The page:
Analytics Approaches to the Development of Diabetic Retinopathy Screening Policies

dc.contributor.advisorLim, Gino J.
dc.contributor.advisorLee, Taewoo
dc.contributor.committeeMemberLin, Ying
dc.contributor.committeeMemberWeng, Christina Y.
dc.contributor.committeeMemberDeshmukh, Ashish A.
dc.contributor.committeeMemberPeng, Jiming
dc.creatorDorali, Poria
dc.creator.orcid0000-0003-1736-1008 2023
dc.description.abstractDiabetic retinopathy (DR) is the leading cause of blindness for working-age adults in the US. Over 60% of patients with type II diabetes and 90% of patients with type I diabetes develop DR within 20 years of diagnosis. Routine comprehensive screening examinations have proved effective in detecting early stages of DR and timely treatment can prevent up to 98% of DR-related vision loss. However, only 50-60% of diabetic patients adhere to the current annual screening guidelines. Recently, teleretinal imaging (TRI) has emerged as an accessible screening tool for patients with limited access. However, there exists no well-established guideline that incorporates TRI-based screening for such patients. In this thesis, we study a multi-pronged analytics approach to quantify and evaluate the advantages and limitations of TRI compared with traditional clinic-based screening (CS) and propose new screening policies for patients with limited access to eye care. First, we develop a simulation model that examines the health and cost benefits of various routine CS and TRI-based DR screening policies at different time intervals for various types of diabetic patients. Additionally, we identify patient subgroups who would truly benefit from TRI in terms of health benefits and cost savings. Second, we develop a partially observable Markov decision process (POMDP) model to generate personalized DR screening recommendations that exploit the dynamic interaction of TRI and traditional screening based on each patient’s unique health-related and behavioral factors. Lastly, we develop a decision tree model that establishes interpretable DR screening policies by transforming the complex, POMDP-driven personalized screening policies into policies that are more explainable, implementable, and adoptable in clinical practice.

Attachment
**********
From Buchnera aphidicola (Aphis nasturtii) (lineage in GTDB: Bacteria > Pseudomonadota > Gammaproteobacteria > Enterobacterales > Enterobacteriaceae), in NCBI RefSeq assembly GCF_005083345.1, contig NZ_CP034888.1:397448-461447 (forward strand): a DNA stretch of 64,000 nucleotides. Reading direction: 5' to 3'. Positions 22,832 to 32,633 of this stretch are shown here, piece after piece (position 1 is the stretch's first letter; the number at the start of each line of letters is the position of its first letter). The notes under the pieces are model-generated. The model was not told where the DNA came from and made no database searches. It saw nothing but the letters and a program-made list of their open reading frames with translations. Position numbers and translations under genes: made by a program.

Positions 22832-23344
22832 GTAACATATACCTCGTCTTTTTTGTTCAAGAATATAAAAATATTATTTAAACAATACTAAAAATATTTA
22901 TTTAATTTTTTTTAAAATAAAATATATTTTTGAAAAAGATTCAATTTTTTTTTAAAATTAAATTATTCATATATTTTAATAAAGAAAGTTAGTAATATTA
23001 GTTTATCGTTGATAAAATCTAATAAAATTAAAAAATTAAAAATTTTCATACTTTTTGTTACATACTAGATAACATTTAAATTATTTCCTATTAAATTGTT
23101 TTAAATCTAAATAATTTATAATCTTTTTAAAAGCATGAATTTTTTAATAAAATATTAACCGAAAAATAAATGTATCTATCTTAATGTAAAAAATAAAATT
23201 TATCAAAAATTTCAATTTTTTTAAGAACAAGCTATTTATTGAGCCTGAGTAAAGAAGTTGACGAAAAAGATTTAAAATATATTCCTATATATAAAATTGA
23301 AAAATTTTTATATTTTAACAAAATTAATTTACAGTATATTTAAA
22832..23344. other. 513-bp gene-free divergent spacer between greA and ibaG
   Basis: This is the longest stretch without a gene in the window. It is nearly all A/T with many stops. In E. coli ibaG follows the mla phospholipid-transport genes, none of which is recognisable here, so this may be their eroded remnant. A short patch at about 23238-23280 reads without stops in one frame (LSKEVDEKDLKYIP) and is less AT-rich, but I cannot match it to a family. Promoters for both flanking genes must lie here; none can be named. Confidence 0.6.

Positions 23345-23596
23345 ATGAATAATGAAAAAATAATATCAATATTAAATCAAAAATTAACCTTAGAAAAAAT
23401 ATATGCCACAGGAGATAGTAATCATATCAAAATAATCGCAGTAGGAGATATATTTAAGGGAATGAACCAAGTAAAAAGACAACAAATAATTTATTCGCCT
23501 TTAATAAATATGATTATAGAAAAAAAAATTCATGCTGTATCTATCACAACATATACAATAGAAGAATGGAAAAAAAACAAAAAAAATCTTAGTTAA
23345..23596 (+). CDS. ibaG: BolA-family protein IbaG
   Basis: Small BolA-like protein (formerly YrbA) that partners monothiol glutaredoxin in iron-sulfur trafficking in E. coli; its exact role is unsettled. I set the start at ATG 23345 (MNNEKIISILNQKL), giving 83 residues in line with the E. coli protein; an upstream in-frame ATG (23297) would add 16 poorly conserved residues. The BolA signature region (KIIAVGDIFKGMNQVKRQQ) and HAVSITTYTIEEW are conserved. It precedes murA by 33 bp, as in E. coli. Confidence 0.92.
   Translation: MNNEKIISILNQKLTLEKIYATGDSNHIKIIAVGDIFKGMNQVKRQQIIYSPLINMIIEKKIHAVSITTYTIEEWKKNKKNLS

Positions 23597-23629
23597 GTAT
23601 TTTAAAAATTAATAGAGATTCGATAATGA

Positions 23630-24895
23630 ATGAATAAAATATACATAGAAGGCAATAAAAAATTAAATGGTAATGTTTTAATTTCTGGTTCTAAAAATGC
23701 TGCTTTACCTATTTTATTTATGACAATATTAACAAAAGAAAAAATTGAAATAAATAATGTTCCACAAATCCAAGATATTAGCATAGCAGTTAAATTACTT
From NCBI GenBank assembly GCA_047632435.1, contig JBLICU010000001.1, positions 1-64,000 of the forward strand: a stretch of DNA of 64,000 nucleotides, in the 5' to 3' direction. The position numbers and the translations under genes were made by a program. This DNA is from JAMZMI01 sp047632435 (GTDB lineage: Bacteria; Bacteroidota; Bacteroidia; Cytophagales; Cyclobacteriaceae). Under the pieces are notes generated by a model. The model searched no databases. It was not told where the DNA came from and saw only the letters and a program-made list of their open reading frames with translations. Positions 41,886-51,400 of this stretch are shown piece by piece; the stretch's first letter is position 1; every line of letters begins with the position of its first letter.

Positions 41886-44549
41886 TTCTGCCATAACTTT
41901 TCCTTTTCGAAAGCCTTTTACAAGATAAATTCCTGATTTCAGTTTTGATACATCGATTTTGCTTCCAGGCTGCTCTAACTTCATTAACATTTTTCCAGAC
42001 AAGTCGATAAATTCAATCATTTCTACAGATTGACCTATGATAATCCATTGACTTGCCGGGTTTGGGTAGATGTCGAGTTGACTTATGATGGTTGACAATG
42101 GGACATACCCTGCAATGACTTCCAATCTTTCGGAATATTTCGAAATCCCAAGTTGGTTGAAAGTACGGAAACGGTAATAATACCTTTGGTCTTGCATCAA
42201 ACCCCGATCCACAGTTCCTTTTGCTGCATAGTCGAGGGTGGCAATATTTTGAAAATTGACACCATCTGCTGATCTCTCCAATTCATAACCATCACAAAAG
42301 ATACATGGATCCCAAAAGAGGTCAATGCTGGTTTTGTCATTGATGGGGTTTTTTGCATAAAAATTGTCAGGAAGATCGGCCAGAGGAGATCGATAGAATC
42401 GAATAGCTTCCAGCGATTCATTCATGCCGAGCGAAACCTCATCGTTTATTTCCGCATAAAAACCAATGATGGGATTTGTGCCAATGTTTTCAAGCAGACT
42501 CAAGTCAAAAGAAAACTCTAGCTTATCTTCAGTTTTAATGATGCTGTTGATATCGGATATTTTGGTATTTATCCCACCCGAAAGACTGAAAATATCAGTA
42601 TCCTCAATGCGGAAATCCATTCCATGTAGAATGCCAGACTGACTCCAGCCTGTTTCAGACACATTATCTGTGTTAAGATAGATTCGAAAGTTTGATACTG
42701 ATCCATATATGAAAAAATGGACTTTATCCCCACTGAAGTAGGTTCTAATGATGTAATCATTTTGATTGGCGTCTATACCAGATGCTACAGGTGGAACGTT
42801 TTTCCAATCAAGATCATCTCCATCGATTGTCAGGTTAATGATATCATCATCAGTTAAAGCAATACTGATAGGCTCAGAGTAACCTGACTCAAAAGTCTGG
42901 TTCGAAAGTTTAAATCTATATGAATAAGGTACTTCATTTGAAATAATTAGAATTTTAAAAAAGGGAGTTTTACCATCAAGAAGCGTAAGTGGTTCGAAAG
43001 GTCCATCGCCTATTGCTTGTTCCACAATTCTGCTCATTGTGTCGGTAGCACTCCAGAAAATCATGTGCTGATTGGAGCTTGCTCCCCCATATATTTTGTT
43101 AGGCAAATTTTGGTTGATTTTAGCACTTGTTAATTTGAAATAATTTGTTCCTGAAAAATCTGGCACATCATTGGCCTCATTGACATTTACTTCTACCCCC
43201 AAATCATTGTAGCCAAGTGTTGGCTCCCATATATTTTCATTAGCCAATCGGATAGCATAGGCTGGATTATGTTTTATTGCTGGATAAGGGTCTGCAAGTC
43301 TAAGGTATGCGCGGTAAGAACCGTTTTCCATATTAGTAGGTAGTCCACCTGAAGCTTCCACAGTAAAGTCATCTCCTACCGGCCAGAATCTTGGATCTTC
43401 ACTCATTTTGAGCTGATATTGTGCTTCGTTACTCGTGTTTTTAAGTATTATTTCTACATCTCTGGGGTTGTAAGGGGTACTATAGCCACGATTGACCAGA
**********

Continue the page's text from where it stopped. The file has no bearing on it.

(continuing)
dc.description.departmentIndustrial Engineering, Department of
dc.format.digitalOriginborn digital
dc.identifier.citationPortions of this document appear in: Dorali, Poria, Zahed Shahmoradi, Christina Y. Weng, and Taewoo Lee. "Cost-effectiveness Analysis of a Personalized, Teleretinal-Inclusive Screening Policy for Diabetic Retinopathy via Markov Modeling." Ophthalmology retina 7, no. 6 (2023): 532-542; and in: Dorali, Poria, Rosangel Limongi, Fariha Kabir Torsha, Christina Y. Weng, and Taewoo Lee. "Utilizing Simulation to Update Routine Diabetic Retinopathy Screening Policies." In 2022 Winter Simulation Conference (WSC), pp. 1128-1139. IEEE, 2022.
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dc.subjectMedical Decision Making
dc.subjectPersonalized Screening
dc.subjectDiabetic Retinopathy
dc.subjectMonte Carlo
dc.titleAnalytics Approaches to the Development of Diabetic Retinopathy Screening Policies
dcterms.accessRightsThe full text of this item is not available at this time because the student has placed this item under an embargo for a period of time. The Libraries are not authorized to provide a copy of this work during the embargo period.
local.embargo.terms2025-08-01 College of Engineering Engineering, Department of Engineering of Houston of Science in Industrial Engineering


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